In a similar but distinct aspect, skipping penalties are assessed when a letter-key of a word is greater than the determined maximum matching threshold distance from any potentially corresponding point of the input path (hereinafter, a “letter-skipping penalty”). This corresponds to a letter-omission spelling error in tracing out the input path for an intended word. It is less likely to correspond to a simple path-entry error, since the present invention allows for the use of very liberal maximum distance thresholds, such that even quite sloppy attempts to enter a given letter will usually be able to be matched to the intended letter. In another aspect, a letter-transposition penalty is also determined and assessed when two letter-keys of a word are matched to corresponding points of the input path that occur in reverse order on the input path as compared to order of the letters in the correct spelling of the word. This corresponds to a letter-transposition spelling error in tracing out the input path for an intended word. In another aspect, when it is determined that both an inflection point skipping penalty and a letter-skipping penalty should be assessed against a word being scored, and both penalties are detected in the analysis between the matching with the input path of the letter preceding the skipped letter and of the letter following the skipped letter (or when the skipped letter and the skipped inflection point both occur at the beginning of the word and input path, respectively, or both occur at the end of the word and input path), then a single letter-substitution penalty is assessed against the word being scored. This is reasonable since a letter-omission error and a letter-insertion error that both occur at the same point within a word is equivalent to substituting one letter for another in the spelling of a word.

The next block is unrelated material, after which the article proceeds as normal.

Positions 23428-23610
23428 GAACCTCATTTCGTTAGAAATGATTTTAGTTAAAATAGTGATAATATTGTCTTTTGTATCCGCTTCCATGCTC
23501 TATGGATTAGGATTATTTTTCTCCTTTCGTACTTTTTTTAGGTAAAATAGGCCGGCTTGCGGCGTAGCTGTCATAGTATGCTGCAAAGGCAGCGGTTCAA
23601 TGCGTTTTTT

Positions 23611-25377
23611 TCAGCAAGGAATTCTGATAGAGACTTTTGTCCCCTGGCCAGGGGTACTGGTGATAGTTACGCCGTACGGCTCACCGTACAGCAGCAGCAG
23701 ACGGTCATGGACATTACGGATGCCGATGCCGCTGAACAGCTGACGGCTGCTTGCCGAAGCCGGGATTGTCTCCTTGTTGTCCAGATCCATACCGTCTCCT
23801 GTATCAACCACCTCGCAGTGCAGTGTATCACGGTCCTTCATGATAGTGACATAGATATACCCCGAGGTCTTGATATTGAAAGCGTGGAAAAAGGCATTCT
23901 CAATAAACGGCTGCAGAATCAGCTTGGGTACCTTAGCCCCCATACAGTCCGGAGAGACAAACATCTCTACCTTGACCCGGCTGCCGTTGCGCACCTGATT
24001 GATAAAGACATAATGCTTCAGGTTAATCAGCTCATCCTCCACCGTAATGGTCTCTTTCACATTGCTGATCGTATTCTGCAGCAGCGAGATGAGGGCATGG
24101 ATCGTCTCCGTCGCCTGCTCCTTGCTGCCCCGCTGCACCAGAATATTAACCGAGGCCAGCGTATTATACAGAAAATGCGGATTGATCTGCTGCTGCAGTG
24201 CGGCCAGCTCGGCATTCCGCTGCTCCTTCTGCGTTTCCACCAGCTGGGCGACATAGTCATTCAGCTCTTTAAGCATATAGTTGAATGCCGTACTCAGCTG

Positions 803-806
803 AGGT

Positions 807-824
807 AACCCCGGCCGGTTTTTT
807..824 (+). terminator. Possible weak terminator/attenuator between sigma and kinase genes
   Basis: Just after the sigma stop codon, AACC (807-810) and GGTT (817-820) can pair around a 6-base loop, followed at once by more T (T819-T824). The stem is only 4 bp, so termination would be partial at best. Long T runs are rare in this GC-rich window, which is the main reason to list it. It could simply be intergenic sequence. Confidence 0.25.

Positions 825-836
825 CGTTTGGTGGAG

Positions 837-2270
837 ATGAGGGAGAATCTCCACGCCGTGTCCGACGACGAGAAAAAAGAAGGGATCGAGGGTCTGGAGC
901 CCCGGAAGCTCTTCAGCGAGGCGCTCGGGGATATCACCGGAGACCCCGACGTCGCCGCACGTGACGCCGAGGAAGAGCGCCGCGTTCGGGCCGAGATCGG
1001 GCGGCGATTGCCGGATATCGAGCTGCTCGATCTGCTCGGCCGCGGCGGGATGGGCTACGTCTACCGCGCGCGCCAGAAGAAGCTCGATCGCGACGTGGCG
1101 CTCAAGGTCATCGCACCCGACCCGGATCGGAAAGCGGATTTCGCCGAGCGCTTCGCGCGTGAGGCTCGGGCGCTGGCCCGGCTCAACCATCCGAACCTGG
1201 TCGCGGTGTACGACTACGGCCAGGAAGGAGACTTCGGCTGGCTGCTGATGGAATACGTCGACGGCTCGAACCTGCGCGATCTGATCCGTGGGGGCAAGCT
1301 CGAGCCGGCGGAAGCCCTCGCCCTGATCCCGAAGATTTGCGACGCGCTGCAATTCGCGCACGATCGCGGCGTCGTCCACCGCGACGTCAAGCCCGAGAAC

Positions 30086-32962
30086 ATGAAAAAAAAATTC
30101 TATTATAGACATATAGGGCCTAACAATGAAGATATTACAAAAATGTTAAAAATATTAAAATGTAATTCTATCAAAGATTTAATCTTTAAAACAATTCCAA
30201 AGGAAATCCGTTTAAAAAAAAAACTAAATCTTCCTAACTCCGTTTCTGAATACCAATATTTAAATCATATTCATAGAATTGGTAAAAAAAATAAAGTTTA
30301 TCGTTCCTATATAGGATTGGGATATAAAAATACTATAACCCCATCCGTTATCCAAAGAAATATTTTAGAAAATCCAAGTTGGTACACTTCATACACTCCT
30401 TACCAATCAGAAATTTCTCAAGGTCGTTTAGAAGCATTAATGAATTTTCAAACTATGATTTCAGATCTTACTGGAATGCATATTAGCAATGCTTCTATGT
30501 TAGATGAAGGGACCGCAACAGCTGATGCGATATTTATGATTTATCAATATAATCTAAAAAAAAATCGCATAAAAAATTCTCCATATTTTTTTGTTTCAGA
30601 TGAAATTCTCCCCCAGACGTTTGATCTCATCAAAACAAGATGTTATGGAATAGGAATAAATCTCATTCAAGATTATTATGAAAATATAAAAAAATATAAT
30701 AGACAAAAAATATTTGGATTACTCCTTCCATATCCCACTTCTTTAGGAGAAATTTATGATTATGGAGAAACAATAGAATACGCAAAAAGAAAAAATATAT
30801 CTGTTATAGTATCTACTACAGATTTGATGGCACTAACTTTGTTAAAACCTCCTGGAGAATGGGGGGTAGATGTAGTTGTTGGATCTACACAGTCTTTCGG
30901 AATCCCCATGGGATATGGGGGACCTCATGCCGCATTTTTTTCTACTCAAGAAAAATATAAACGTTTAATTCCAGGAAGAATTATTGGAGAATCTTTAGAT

In an aspect analogous to that for inflection point skipping penalties, an additive letter-skipping penalty (or, in the case of a letter substitution, an additive letter-substitution penalty) is assessed against the word being scored by adding a determined weighted penalty amount to the sum of the weighted distances of the letter-keys of the word from the path points with which they are matched in calculating the scoring metric for the word. In another aspect, the additive letter-skipping penalty (or letter-substitution penalty) is determined to be the average distance determined for each letter-key of the word that is matched to a corresponding point of the input path, wherein a standard determined weighting for skipped letters is used to weight this additive penalty amount in calculating the scoring metric for the word. In assessing a letter-transposition penalty, no additive penalty is assessed since each letter-key of the word is still matched with a corresponding point of the input path from which an appropriately weighted distance is measured.